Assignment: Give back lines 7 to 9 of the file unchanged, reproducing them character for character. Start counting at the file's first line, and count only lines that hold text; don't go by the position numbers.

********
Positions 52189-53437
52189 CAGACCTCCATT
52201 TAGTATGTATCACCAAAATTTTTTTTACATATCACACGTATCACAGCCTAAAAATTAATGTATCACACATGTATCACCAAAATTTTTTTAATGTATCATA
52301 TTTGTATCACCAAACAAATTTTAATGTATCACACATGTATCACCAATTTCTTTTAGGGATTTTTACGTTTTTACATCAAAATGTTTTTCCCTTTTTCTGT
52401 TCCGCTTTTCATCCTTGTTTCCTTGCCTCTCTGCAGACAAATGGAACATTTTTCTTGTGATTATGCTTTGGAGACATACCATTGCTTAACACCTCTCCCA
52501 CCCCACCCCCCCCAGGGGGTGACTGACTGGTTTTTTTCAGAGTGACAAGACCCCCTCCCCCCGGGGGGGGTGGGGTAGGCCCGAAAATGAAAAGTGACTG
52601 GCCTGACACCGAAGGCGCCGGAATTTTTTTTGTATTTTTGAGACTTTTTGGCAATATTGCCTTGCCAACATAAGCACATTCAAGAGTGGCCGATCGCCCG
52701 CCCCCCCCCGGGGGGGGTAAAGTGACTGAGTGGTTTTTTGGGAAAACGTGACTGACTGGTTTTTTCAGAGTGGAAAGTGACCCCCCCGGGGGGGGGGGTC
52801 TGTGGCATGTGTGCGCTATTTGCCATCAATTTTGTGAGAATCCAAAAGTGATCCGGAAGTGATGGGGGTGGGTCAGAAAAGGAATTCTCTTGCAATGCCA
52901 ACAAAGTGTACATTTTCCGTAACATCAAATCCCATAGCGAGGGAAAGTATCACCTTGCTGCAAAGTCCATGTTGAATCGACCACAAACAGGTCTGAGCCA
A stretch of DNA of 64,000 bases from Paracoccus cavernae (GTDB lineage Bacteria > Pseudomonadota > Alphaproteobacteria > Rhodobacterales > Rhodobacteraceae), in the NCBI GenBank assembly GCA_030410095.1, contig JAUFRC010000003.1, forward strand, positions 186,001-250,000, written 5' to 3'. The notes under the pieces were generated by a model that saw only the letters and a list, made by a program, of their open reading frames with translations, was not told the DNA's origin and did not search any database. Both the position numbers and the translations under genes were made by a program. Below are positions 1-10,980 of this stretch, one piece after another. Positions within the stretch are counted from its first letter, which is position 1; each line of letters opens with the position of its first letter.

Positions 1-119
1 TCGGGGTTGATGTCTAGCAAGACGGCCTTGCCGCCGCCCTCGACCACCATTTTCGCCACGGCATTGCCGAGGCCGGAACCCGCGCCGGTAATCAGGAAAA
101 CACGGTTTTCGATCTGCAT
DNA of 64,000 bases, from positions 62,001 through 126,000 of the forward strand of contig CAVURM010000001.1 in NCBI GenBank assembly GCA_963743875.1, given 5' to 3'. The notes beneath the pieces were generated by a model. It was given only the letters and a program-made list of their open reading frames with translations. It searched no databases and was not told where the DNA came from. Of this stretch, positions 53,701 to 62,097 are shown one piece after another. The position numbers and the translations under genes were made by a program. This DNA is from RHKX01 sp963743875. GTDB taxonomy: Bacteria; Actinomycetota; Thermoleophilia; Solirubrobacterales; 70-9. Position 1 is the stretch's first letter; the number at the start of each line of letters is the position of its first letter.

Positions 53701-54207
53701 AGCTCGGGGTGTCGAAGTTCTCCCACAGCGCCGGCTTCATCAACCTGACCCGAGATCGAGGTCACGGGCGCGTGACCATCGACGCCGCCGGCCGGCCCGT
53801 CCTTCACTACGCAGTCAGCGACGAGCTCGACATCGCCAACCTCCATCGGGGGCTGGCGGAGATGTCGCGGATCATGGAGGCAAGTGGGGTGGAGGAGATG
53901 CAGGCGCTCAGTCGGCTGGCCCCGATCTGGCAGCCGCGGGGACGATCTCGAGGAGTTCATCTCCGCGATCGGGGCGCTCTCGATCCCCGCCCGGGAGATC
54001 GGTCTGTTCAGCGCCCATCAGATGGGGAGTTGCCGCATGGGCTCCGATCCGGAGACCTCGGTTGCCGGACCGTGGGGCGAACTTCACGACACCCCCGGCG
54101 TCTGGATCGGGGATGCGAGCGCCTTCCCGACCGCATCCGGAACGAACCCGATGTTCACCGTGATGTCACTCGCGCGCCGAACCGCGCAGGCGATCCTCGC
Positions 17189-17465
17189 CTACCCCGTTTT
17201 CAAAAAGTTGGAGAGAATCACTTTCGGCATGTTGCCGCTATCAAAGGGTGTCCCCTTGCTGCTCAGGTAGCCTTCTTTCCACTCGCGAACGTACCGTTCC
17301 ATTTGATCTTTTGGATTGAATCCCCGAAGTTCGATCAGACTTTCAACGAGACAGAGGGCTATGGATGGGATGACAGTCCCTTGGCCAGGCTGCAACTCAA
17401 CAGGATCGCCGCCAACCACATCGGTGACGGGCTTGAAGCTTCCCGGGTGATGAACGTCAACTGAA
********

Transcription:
52601 GCCTGACACCGAAGGCGCCGGAATTTTTTTTGTATTTTTGAGACTTTTTGGCAATATTGCCTTGCCAACATAAGCACATTCAAGAGTGGCCGATCGCCCG
52701 CCCCCCCCCGGGGGGGGTAAAGTGACTGAGTGGTTTTTTGGGAAAACGTGACTGACTGGTTTTTTCAGAGTGGAAAGTGACCCCCCCGGGGGGGGGGGTC
52801 TGTGGCATGTGTGCGCTATTTGCCATCAATTTTGTGAGAATCCAAAAGTGATCCGGAAGTGATGGGGGTGGGTCAGAAAAGGAATTCTCTTGCAATGCCA